It’s incredible what Telltale Games have achieved in the last few years. They’re a near universally respected studio, creating games whose storytelling brings to mind Pixar at their height, and somehow, they’ve done it entirely via licensed properties. At this stage, they could make a game adaptation of me pooping and it’d still be gripping entertainment - and my poops aren’t particularly entertaining. Luckily, their latest adaptation is far more high-profile than that - one of the highest-profile, in fact: HBO’s Game of Thrones.
Note that this is indeed HBO’s version of the saga, set within the TV show canon and timeline (beginning at the Red Wedding, in a low-key but chilling reveal). The TV cast perform their characters, with Peter Dinklage recouping some voice-acting cred after his flat Destiny performance. The look and feel of Westeros are realised in a painterly twist on the usual Telltale aesthetic. Even the opening titles are a faithful recreation: the familiar theme song brings the same thrills that it does in the show. I won't deny that my inner fanboy jumped with joy upon hearing it.
But while Telltale’s Game of Thrones gets all the surface details right, it’s the subtler elements under the surface - the narrative and thematic conventions - that make it a terrific adaptation of and expansion to an already-terrific story.
The aspect of the game I was most anxious about - its five playable characters (three in this first episode) - is handled in such an obvious fashion that it seems strange to have ever worried. Game of Thrones has had a multiple protagonist structure inherently built into it from its written-word origins, and that continues here. Young and inexperienced lord Ethan Forrester, canny King’s Landing handmaiden Mira Forrester and wide-eyed squire Gared Tuttle each have their own stories, distinct from but still affecting one another. We jump from character to character at natural chapter-break points. Nothing ever feels rushed or draggy. Everything relates back to the central story in clear and immediate ways. It’s so simple, and so great.
The Forresters themselves are a fascinating bunch and present a unique approach to Game of Thrones lore. Most of the central characters in the books and show proper are members of highborn families - Starks, Lannisters, Targaryens - but the Forresters are much lower on the totem pole. As their name betrays, they’re suppliers and craftspeople of the sought-after Ironwood trees, used for construction and weaponry throughout Westeros. Which means that, as far as houses go, they’re basically just a well-established family business. It’s fascinating to see an everyday, behind-the-scenes angle on the war, witnessing how common folk view all these self-proclaimed kings. Even as individuals, we “get” the Forresters almost immediately, which is important when introducing such a large cast.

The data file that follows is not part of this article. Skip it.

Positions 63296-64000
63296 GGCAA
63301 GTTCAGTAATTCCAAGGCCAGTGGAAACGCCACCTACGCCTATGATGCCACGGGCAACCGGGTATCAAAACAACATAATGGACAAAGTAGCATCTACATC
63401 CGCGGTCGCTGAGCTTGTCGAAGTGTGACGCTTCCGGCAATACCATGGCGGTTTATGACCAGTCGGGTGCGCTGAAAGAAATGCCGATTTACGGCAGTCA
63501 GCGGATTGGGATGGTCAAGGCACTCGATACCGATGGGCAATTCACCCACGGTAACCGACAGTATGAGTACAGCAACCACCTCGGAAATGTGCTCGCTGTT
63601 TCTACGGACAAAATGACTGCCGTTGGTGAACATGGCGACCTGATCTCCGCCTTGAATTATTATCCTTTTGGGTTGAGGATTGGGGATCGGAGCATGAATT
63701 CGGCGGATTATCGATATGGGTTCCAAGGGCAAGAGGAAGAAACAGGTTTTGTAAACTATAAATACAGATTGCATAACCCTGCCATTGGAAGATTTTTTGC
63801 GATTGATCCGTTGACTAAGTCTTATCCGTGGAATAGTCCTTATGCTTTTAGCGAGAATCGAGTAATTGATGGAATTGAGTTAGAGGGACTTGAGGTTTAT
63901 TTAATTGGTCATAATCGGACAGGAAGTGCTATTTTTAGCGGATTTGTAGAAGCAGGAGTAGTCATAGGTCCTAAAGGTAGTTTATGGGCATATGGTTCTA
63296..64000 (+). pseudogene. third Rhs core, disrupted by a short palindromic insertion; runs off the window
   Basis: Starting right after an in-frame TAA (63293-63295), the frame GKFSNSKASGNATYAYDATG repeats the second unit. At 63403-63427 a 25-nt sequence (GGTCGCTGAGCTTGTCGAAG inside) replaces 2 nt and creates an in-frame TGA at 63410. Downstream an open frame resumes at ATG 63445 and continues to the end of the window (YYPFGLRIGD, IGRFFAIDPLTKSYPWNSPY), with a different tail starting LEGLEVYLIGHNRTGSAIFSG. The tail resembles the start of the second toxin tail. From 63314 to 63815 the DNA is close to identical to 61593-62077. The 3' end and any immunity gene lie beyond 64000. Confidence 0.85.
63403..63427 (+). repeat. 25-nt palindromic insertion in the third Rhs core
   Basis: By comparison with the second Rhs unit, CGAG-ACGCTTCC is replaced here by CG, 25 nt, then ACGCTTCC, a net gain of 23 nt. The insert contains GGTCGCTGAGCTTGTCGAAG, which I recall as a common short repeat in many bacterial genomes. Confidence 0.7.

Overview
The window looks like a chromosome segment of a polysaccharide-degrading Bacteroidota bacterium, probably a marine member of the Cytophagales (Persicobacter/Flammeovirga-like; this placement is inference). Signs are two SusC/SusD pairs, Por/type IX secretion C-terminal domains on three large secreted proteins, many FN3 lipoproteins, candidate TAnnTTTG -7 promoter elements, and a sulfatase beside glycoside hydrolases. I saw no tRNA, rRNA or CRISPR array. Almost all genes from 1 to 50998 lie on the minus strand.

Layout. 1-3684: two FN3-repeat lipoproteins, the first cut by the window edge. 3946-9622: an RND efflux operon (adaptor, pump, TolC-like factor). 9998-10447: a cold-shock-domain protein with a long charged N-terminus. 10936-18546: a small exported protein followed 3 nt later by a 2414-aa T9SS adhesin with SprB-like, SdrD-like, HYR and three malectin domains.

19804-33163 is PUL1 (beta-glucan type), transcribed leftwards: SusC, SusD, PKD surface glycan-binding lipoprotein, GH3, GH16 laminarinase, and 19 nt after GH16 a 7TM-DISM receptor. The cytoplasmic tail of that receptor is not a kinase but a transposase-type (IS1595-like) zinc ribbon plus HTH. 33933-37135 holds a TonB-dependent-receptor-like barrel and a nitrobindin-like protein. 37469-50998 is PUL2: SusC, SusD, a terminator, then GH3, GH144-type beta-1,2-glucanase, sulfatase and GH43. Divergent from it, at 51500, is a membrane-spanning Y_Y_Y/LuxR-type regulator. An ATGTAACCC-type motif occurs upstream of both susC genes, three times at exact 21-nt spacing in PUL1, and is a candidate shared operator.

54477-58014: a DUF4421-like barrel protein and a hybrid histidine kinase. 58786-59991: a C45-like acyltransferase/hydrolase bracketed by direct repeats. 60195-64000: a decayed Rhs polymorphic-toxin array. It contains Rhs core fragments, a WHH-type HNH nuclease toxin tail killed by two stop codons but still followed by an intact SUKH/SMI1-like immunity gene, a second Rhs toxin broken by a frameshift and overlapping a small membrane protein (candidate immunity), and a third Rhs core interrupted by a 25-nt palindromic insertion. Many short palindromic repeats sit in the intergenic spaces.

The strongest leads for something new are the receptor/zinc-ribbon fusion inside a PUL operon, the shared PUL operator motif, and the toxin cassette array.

True to the HBO show, too, is the game’s gleeful embrace of bold, propulsive storytelling. In its two to three hour running time, “Iron From Ice” (the first of six episodes) motors through story, killing off characters left and right and changing status relationships between the survivors. Characters are thrown into situations for which they aren’t ready, and their reactions - reactions you control! - simultaneously surprise and make total sense. None of this is done purely for shock value, either - every twist raises the stakes and puts pressure on characters in new ways.
The emphasis on action and consequence, so central to Game of Thrones’ chronicles of conquest and revenge, is a perfect fit for Telltale’s “[character] will remember this” brand of gameplay. Even more than in their other games, every choice feels laden with weight - be it political, personal or physical. As in the source material, naivete is the worst flaw to have. The decisions are often difficult, and the repercussions significant. Speaking to Cersei Lannister, a single wrong word can have dire consequences; on the battlefield, there’s no end to the lengths certain houses will go to to avenge the deaths of their brethren.
And oh, what death. This is the most “adult” game Telltale have yet made, at least in terms of ratings-sticker content. Appropriately, the violence is gruesome and intimate. If the world was as Fox News had it, there would be a spate of school pitchforkings just around the corner. And it’s not just violence: general unpleasantness emanates from many of the characters here, in great detail and in a totally matter-of-fact way. This is a grimy, medieval war story, with all the nastiness and brutality that entails - don’t let the art style fool you.
Game Of Thrones: A Telltale Games Series is that rare adaptation - especially rare in video games - that not only captures the tangible details of its source material, but also understands what makes it work under the hood. If Telltale can keep it up for five more episodes - and with their recent track record, there’s little evidence to the contrary - they’ll have another bona fide masterpiece on their hands.